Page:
Two years ago, the National Corn Growers Association yield contest winner produced more than 500 bushels per acre. He applied starter fertilizer on both sides of the row. Other people were already looking at the concept. As he traveled the country, he discussed the concept. It added fuel to an idea whose time may have come.
The concept is simple. Instead of a 2-by-2-inch placement for starter fertilizer, placing fertilizer on just one side of the row, the idea is to split up the application and put half on one side and half on the other. The result is a 2-by-2-by-2-inch placement.
Beck’s included a 2-by-2-by-2 trial in its Practical Farm Research studies at multiple locations in 2017. At Indiana, Ohio and Iowa PFR centers, researchers applied two different rates of liquid nitrogen with the Martin-Till UMO 2-by-2-by-2 application equipment. In Kentucky and at two PFR locations in Illinois, they ran the same trial using Yetter Dual 2968 Series units.
In both situations, the highest yield and highest return on dollars invested came when they applied 60 units of nitrogen per acre as starter on both sides of the row. Compared to the control, which was 30 units of liquid nitrogen in a 2-by-2 standard placement, 60 units of UAN in 2-by-2-by-2 averaged 9.9 bushels per acre more in the Indiana, Ohio and Iowa test, and 9.5 bushels per acre more in the Kentucky and Illinois test. Extra return on investment for the 60-unit rate in 2-by-2-by-2 vs. 30 pounds of UAN in 2-by-2 was $25.01 per acre in the first trial and $23.47 per acre in the second.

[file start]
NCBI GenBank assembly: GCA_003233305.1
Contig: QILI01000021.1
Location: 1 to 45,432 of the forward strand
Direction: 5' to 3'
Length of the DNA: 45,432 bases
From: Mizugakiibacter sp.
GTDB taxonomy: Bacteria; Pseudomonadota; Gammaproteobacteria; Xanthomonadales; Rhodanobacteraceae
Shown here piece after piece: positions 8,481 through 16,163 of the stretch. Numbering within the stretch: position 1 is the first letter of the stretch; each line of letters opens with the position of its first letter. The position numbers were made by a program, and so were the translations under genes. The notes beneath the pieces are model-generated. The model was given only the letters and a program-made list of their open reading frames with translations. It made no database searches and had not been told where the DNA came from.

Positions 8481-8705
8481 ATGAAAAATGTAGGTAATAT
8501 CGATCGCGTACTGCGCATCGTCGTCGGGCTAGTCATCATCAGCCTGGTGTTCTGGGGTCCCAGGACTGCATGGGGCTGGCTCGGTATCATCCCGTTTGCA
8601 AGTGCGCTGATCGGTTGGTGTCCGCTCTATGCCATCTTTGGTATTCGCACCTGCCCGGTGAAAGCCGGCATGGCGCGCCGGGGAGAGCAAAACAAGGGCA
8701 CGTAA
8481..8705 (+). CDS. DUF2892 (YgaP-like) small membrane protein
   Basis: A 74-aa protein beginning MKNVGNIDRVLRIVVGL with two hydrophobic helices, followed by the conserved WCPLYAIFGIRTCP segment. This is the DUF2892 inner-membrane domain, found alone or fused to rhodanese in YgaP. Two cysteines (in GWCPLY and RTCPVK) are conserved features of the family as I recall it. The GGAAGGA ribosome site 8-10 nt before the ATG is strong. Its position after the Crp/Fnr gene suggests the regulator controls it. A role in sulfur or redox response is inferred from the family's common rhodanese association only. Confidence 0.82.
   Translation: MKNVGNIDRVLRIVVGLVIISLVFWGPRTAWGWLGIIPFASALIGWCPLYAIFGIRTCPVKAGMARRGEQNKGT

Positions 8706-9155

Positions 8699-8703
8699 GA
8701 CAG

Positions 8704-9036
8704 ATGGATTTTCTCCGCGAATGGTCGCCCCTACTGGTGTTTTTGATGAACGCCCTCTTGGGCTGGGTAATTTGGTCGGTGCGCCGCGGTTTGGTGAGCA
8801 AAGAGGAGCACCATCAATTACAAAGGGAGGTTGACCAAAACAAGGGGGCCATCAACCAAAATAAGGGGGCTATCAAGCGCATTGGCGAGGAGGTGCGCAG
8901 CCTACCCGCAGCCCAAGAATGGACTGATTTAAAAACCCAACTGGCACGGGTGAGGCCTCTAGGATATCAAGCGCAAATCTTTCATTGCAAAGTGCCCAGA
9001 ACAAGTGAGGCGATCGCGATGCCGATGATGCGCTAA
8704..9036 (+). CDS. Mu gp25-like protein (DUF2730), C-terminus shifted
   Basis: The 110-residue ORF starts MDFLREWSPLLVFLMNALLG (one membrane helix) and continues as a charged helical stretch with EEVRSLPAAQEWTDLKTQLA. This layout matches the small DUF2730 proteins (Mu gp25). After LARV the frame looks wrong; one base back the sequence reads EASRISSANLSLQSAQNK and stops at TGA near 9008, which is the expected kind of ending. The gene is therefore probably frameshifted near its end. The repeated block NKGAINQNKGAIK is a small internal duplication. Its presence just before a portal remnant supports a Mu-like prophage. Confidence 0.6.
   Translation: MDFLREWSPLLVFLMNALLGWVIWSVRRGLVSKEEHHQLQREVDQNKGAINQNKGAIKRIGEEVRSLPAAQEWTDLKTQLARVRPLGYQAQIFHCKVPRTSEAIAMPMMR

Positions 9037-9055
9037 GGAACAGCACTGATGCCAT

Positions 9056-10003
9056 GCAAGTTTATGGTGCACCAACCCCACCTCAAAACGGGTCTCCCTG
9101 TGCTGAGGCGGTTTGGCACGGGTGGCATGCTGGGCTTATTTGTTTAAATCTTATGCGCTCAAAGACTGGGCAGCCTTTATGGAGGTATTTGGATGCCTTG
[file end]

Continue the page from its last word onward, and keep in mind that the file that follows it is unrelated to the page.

To compare apples to apples, here’s how 2-by-2-by-2 performed vs. 2-by-2 when 30 units of nitrogen were applied in both cases. In the first trial, net return on investment was $23.55 per acre more than the control. In the second, the average increase was $21.62 per acre.
“A 2-by-2-by-2 system gives us a great opportunity to supply more nitrogen early in the season on both sides of the root zone,” says Steve Gauck, a Beck’s sales agronomist based near Greensburg, Ind. He reviewed the study.
“In cool, wet springs, we see an advantage to having extra nitrogen upfront to offset any loss or lack of mineralization from the soil,” he says. “The 2-by-2-by-2 system gives us more options moving forward by reducing the salt load in the root zone. It appears that placement does in fact matter!”
Gauck notes that extra nitrogen was likely particularly helpful in 2017 because in most areas, it was cool and wet early.
Other companies are developing equipment for 2-by-2-by-2 placement off the planter. 360 Yield Center introduced a product for 2018 (pictured above).